Get Trigger-Happy
In Windows Power Tools: "Pulling the Event Trigger" (December 2004, InstantDoc ID 44431), Mark Minasi discusses how to use eventtriggers.exe to alert you when a certain event has happened on your system. I followed his example, but I couldn't get the event trigger to work. I entered

eventtriggers /create /eid 64002                                /tr sysalert /tk "net send                                 \[userid\] Something's deleting                                 system files!" /ru \[userid\]                                 /rp \[password\]

and received this error message:

ERROR: Unable to create event trigger named "sysalert".

I tried a couple of different trigger labels (/tr information and /tr 64002), but neither of them worked. What did I do wrong? Does anyone else have this problem? I use Windows XP with SP1.

On an XP SP2 machine (which can be even pickier about what runs), I typed

eventtriggers /create /eid 64002                                 /tr sysalert /tk "net send                                 jack123 Something's deleting                                 system files!" /ru markuserid                                 /rp markpassword

as one line, and I received the message

SUCCESS: The Event Trigger "sysalert" has been created.

So, I'm wondering whether you've turned off a necessary service and that could be causing the problem. I'd love feedback from other readers who are experiencing problems or

have a suggestion for Ray.

Building Linux Skills
Dustin Puryear's "A Linux Primer for Windows Administrators" (November 2004, InstantDoc ID 44104) is wonderful. I don't use Linux at work, but I've always wanted to learn Linux. Last year, I installed Red Hat 8.0 and played around with it a little bit. Dustin's article has answered some of the questions I had. Can you suggest a way to see or access Windows file shares from a Linux workstation?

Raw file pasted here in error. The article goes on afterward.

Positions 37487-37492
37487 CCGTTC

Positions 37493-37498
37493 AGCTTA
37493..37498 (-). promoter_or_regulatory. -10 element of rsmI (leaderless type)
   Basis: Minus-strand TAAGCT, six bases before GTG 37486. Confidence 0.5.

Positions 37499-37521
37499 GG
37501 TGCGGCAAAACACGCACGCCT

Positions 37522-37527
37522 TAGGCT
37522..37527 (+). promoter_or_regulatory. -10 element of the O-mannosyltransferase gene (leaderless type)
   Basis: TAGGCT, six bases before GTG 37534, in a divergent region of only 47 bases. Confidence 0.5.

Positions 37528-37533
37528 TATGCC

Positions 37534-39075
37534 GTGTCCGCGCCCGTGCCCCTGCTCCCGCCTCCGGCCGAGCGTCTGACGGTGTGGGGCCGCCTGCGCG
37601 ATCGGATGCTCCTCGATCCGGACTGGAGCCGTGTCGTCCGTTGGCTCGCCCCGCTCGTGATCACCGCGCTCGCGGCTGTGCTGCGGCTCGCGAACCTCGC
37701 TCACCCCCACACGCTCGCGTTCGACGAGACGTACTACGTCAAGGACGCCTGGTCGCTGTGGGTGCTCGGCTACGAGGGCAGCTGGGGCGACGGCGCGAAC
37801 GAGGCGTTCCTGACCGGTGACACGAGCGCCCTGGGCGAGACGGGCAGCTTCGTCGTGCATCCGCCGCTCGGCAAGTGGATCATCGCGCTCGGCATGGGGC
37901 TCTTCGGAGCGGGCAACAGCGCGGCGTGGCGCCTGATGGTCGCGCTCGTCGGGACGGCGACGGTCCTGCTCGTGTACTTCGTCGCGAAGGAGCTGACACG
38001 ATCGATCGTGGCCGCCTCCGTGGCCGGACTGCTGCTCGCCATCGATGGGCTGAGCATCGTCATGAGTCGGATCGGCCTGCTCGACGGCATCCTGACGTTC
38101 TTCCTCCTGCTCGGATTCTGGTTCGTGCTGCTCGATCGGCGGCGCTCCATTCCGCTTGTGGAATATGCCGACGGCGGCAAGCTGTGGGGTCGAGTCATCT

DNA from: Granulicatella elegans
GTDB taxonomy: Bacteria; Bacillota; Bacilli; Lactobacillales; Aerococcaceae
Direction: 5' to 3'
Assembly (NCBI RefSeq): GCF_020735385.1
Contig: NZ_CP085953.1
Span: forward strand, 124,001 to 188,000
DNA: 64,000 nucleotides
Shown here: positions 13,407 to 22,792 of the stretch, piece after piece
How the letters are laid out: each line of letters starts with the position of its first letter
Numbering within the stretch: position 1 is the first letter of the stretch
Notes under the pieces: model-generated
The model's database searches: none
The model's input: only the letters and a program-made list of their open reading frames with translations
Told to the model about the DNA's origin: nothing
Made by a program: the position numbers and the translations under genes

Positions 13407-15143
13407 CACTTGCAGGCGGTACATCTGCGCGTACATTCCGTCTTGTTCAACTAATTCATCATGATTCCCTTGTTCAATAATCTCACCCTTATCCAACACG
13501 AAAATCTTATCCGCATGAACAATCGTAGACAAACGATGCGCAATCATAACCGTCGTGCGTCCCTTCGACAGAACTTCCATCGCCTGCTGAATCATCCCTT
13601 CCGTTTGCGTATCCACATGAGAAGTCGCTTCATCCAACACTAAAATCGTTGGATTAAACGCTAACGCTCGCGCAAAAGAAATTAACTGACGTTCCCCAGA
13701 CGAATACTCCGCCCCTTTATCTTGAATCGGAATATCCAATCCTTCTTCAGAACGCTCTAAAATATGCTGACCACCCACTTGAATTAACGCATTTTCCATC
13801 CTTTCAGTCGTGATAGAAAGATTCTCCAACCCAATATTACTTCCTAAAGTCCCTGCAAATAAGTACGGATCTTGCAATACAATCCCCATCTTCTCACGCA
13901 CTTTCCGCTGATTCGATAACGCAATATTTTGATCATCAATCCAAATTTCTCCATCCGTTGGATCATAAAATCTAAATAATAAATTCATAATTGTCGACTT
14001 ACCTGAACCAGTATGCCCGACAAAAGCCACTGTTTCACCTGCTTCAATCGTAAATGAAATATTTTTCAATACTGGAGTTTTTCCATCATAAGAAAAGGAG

To share files between Linux and Windows, you need to learn how to use and deploy Samba. You can find out more about Samba at, or refer to my article "Learning Samba for File Sharing" (April 2001, InstantDoc ID 20053).

Death of the Floppy
In Top 10: "PC Computing Trends" (September 2004, InstantDoc ID 43570), number 10 states that the floppy disk is dead. Well, I'm all for that, but is Microsoft?

Recently, I bought a new motherboard for my home PC with a Serial ATA (SATA) controller on it. Windows XP didn't recognize the controller, so I had to hit F6 during the installation process to load the third-party driver. The Help message I received instructed me to "Please insert the driver disk into A: and press Enter." I didn't have the option to change where XP should look for the driver. It's kind of hard for companies to stop shipping servers with floppy drives until Microsoft stops hard-coding their existence into its OS!

Career Chicken-and-Egg Problem
I read Dianne Russell's column, Your Career: "Conquering Challenges, Reaping Rewards" (December 2004, InstantDoc ID 44429), and a question that I've always wanted answered came to mind: Why is it that when you try to land a job in IT, you often need some type of certification, but the recommended approach for getting a certification is to gain some experience first in the area you want to study? For example, one certification program I looked into stated that I had to have 1 year experience before signing up. I had a heck of a time getting positions as well as education because of this sit- uation. Do other IT pros find themselves caught in the same way? An article that addresses this question might be a good idea.

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